The Wall Street Journal had a marvelous article [ed: unfortunately subscription-only] about the turnaround Alan Mulally is trying to make at Ford. I have written about this before (see this post here), but put simply, I am a huge fan of Mr. Mulally. He did great things at Boeing, and from what I can tell from this article, he’s off to a great start at Ford too.
The article goes on to describe in detail how Mulally is analyzing a business he is admittedly new to, and how he’s working on his plan for change at the company.
The fate of this automotive icon rests on the aggressive plans of Mr. Mulally, a former Boeing Co. executive who has spent his career outside the auto industry. His emerging agenda calls for Ford to plow through “gut-wrenching” change to achieve profitability by 2009.
From what I can see, he’s hitting all the right notes by focusing on brand overlap, silly inconsistencies and waste between brands, and overall efficiency. Again, this is a guy who has moved mountains at one of the largest employers in the country, I’m sure he can make strides here. “‘I’ve seen this movie before,’ Mr. Mulally told his new executive team when he took over Oct. 1.” I just wish he could teach our president a thing or two about analyzing situations and facing ugly facts, but I digress…
One of the more interesting notes in the article however, very much caught my eye.
In the executive suite he shares with Chairman Bill Ford, Mr. Mulally says he asked Mr. Ford why he hadn’t integrated the company. He says Mr. Ford agreed that integration was desirable, but told him it was difficult. Every time Ford had considered forcing integration, a new hit product — such as the Explorer, Taurus or F-series truck — would come along and propel profitability without tough changes, explained the fourth-generation Ford leader.
To steal from Mr. Mulally, I’ve seen this movie before too. I have watched more than a few companies put off changes they knew they needed to make because they were blinded by their success. And the more bright the light from the current success, the more blinded they became to the obvious issues. It’s important to realize this not only applies to products and/or projects, but also to people. We tend to overlook the worst part of peoples’ behavior when they are having success as well.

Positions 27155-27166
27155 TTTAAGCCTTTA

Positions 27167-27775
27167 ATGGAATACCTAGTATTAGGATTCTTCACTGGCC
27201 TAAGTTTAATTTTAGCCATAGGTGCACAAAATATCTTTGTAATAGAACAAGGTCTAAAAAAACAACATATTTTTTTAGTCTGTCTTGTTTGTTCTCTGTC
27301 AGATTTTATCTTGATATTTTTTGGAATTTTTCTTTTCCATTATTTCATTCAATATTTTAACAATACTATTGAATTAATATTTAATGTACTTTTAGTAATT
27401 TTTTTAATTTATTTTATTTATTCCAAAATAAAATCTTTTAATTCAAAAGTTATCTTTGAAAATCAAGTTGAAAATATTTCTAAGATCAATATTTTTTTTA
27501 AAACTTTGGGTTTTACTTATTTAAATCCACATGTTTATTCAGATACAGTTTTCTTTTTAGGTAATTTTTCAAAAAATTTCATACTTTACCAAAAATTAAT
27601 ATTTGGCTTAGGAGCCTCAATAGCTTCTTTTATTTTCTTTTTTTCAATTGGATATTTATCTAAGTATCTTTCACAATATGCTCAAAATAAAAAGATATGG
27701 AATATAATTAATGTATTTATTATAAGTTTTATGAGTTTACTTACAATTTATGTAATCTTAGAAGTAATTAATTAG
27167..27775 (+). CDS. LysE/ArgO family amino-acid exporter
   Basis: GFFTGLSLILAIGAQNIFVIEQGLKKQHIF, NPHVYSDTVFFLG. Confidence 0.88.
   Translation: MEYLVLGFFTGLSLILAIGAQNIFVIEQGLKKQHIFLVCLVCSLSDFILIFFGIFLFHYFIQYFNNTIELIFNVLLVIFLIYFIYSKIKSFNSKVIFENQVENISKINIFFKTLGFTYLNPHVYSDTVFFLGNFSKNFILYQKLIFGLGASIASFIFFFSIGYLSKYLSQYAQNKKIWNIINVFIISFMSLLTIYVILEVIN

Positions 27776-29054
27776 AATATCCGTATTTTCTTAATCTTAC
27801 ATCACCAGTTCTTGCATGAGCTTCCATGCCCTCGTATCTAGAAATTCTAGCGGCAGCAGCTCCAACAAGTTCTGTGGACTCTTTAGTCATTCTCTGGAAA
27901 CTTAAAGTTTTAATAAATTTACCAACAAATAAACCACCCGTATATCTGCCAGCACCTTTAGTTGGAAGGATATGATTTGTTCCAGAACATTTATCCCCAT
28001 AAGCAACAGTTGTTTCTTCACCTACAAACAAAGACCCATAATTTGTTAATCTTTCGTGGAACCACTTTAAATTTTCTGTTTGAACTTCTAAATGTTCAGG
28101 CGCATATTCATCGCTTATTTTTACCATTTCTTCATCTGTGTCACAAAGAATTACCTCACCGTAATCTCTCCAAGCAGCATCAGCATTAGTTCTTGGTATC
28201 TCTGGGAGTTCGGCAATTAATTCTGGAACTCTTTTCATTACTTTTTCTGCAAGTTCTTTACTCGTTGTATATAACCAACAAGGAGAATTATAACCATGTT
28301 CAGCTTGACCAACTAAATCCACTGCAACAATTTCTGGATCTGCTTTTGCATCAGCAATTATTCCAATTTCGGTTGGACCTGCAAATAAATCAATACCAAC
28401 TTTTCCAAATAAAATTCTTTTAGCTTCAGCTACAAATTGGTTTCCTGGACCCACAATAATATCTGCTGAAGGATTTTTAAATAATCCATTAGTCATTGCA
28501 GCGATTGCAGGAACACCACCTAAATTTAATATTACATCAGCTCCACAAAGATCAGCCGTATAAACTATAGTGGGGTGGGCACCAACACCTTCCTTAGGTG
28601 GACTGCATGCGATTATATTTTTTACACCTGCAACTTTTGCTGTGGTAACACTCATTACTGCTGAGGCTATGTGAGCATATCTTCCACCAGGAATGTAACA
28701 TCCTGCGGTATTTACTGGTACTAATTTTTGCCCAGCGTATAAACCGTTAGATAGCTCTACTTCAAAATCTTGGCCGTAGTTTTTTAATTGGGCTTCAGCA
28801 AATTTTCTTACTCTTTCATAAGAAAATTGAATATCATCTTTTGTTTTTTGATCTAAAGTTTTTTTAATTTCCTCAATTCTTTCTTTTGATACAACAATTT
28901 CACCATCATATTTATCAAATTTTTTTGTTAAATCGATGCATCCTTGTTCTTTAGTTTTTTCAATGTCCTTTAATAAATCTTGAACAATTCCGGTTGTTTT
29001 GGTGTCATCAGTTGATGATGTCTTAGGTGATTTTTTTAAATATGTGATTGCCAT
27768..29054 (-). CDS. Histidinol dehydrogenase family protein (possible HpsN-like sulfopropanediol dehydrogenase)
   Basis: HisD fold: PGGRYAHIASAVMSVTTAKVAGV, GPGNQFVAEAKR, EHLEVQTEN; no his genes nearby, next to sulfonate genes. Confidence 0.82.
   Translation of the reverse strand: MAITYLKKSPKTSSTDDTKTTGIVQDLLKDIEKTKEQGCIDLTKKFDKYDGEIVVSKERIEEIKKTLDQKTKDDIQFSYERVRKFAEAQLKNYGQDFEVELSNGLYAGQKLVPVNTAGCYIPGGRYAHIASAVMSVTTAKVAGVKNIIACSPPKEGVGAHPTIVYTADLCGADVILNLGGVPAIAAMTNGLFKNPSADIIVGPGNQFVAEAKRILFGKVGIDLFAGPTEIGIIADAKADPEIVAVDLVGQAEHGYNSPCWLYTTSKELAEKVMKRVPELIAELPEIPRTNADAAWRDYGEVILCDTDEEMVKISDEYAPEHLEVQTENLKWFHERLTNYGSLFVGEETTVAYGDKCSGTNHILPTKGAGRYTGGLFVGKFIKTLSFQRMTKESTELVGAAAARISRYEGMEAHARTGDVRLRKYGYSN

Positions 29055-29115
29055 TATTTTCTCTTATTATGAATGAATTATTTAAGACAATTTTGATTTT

I saw it quite a bit at Microsoft. It is no secret that the Windows team recently made some major changes in leadership that were long overdue. Those changes were put off time and again by the product’s stunning profitability and the fear of killing the golden goose. There are a dozen more, less public, examples of products that were off-target and in need of correction, but still creating revenues that would finance even the most outrageous debacles.
We also had managers who were simply terrible, and yet were continually promoted or rewarded for their results. I discuss this here too, but success postpones many needed HR actions at Microsoft and elsewhere. I even wrote in the performance review of one jerk who worked for me that he “is being removed from a supervisor position and being returned to an individual contributor role, and should never again be allowed to supervise others.” He was recently mentioned in a national publication as a potential future CEO of the company.
The point of all this is that, just like dental hygiene, auto maintenance, and many other things, just because you seem to be OK today doesn’t mean your gut instinct that things need to be fixed is wrong. Don’t let success blind you to the changes you need to make. And don’t, please, make that jerk your CEO.